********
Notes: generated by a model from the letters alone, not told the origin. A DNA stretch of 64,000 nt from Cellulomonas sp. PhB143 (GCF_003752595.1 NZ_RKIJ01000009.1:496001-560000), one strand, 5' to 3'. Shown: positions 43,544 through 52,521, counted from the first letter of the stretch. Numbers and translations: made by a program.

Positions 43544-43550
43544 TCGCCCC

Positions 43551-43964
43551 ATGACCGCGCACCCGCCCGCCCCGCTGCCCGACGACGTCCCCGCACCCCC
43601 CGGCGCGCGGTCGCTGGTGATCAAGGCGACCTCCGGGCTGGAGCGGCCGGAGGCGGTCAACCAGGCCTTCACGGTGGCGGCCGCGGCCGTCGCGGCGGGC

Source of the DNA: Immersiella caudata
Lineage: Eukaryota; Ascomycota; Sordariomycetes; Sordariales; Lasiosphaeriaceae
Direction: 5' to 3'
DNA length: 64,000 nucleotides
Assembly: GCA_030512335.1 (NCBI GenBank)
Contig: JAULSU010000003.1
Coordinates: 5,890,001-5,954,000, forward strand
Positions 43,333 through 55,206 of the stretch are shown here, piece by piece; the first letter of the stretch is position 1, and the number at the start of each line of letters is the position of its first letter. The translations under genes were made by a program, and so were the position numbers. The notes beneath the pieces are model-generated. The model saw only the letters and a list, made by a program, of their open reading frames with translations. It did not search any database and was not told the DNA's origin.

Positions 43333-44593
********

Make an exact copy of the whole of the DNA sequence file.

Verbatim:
Notes: generated by a model from the letters alone, not told the origin. A DNA stretch of 64,000 nt from Cellulomonas sp. PhB143 (GCF_003752595.1 NZ_RKIJ01000009.1:496001-560000), one strand, 5' to 3'. Shown: positions 43,544 through 52,521, counted from the first letter of the stretch. Numbers and translations: made by a program.

Positions 43544-43550
43544 TCGCCCC

Positions 43551-43964
43551 ATGACCGCGCACCCGCCCGCCCCGCTGCCCGACGACGTCCCCGCACCCCC
43601 CGGCGCGCGGTCGCTGGTGATCAAGGCGACCTCCGGGCTGGAGCGGCCGGAGGCGGTCAACCAGGCCTTCACGGTGGCGGCCGCGGCCGTCGCGGCGGGC

Source of the DNA: Immersiella caudata
Lineage: Eukaryota; Ascomycota; Sordariomycetes; Sordariales; Lasiosphaeriaceae
Direction: 5' to 3'
DNA length: 64,000 nucleotides
Assembly: GCA_030512335.1 (NCBI GenBank)
Contig: JAULSU010000003.1
Coordinates: 5,890,001-5,954,000, forward strand
Positions 43,333 through 55,206 of the stretch are shown here, piece by piece; the first letter of the stretch is position 1, and the number at the start of each line of letters is the position of its first letter. The translations under genes were made by a program, and so were the position numbers. The notes beneath the pieces are model-generated. The model saw only the letters and a list, made by a program, of their open reading frames with translations. It did not search any database and was not told the DNA's origin.

Positions 43333-44593